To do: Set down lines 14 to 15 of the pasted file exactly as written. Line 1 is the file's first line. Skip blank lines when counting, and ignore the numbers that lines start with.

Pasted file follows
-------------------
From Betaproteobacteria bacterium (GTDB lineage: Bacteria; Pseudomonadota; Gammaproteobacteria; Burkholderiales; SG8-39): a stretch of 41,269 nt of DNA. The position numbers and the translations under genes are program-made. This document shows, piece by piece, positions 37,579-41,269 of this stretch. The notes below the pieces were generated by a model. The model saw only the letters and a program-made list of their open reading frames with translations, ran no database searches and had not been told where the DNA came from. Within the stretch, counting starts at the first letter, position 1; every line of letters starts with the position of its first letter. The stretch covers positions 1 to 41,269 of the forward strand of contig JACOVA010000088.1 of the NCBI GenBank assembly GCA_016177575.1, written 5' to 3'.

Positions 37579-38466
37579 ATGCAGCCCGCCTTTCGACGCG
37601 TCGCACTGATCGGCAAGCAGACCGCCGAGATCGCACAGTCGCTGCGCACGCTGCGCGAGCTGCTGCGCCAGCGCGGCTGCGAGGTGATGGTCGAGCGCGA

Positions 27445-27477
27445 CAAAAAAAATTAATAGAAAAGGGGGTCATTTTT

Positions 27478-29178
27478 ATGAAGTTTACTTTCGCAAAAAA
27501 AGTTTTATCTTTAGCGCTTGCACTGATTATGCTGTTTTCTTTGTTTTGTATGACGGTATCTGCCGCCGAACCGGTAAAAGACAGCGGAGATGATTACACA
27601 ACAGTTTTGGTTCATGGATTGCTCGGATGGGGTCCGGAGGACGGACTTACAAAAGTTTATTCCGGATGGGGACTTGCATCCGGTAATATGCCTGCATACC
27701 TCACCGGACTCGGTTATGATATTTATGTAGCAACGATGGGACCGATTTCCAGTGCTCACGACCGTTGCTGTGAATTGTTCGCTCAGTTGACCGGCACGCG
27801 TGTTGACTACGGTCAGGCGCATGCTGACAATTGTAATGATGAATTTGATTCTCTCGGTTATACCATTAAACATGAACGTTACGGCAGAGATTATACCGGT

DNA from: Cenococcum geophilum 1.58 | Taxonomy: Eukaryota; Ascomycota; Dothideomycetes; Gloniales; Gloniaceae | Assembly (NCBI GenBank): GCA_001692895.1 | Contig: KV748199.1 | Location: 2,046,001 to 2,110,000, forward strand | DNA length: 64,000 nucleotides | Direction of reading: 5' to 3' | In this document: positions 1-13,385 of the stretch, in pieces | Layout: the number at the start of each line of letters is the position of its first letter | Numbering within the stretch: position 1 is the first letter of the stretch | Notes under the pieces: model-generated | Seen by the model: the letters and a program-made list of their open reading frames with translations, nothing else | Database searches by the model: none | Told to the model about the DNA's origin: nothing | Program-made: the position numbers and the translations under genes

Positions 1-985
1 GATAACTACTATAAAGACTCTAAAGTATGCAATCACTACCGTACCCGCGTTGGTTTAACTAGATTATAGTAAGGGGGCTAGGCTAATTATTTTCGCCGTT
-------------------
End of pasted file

Positions 1-985
1 GATAACTACTATAAAGACTCTAAAGTATGCAATCACTACCGTACCCGCGTTGGTTTAACTAGATTATAGTAAGGGGGCTAGGCTAATTATTTTCGCCGTT